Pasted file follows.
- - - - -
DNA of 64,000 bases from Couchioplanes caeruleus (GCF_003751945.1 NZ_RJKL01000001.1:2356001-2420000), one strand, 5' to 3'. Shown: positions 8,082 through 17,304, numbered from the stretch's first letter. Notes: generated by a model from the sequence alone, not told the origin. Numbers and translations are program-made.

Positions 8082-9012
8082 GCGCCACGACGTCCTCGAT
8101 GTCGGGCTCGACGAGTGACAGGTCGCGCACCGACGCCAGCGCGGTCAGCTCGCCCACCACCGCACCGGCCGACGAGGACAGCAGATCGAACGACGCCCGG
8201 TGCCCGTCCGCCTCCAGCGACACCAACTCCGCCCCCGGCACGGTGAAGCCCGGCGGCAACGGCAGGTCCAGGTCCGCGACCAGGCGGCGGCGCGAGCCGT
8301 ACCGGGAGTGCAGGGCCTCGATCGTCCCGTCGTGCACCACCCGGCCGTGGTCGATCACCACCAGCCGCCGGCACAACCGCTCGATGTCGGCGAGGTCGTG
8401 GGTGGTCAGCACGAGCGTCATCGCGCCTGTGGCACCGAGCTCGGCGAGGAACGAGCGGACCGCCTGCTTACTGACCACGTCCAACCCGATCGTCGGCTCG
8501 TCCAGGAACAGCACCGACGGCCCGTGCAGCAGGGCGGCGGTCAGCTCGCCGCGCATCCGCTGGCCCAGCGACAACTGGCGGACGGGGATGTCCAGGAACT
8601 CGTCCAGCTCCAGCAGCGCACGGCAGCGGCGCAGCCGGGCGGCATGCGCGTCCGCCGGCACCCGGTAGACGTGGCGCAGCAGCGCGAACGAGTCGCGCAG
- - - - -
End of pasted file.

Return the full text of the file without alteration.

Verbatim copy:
DNA of 64,000 bases from Couchioplanes caeruleus (GCF_003751945.1 NZ_RJKL01000001.1:2356001-2420000), one strand, 5' to 3'. Shown: positions 8,082 through 17,304, numbered from the stretch's first letter. Notes: generated by a model from the sequence alone, not told the origin. Numbers and translations are program-made.

Positions 8082-9012
8082 GCGCCACGACGTCCTCGAT
8101 GTCGGGCTCGACGAGTGACAGGTCGCGCACCGACGCCAGCGCGGTCAGCTCGCCCACCACCGCACCGGCCGACGAGGACAGCAGATCGAACGACGCCCGG
8201 TGCCCGTCCGCCTCCAGCGACACCAACTCCGCCCCCGGCACGGTGAAGCCCGGCGGCAACGGCAGGTCCAGGTCCGCGACCAGGCGGCGGCGCGAGCCGT
8301 ACCGGGAGTGCAGGGCCTCGATCGTCCCGTCGTGCACCACCCGGCCGTGGTCGATCACCACCAGCCGCCGGCACAACCGCTCGATGTCGGCGAGGTCGTG
8401 GGTGGTCAGCACGAGCGTCATCGCGCCTGTGGCACCGAGCTCGGCGAGGAACGAGCGGACCGCCTGCTTACTGACCACGTCCAACCCGATCGTCGGCTCG
8501 TCCAGGAACAGCACCGACGGCCCGTGCAGCAGGGCGGCGGTCAGCTCGCCGCGCATCCGCTGGCCCAGCGACAACTGGCGGACGGGGATGTCCAGGAACT
8601 CGTCCAGCTCCAGCAGCGCACGGCAGCGGCGCAGCCGGGCGGCATGCGCGTCCGCCGGCACCCGGTAGACGTGGCGCAGCAGCGCGAACGAGTCGCGCAG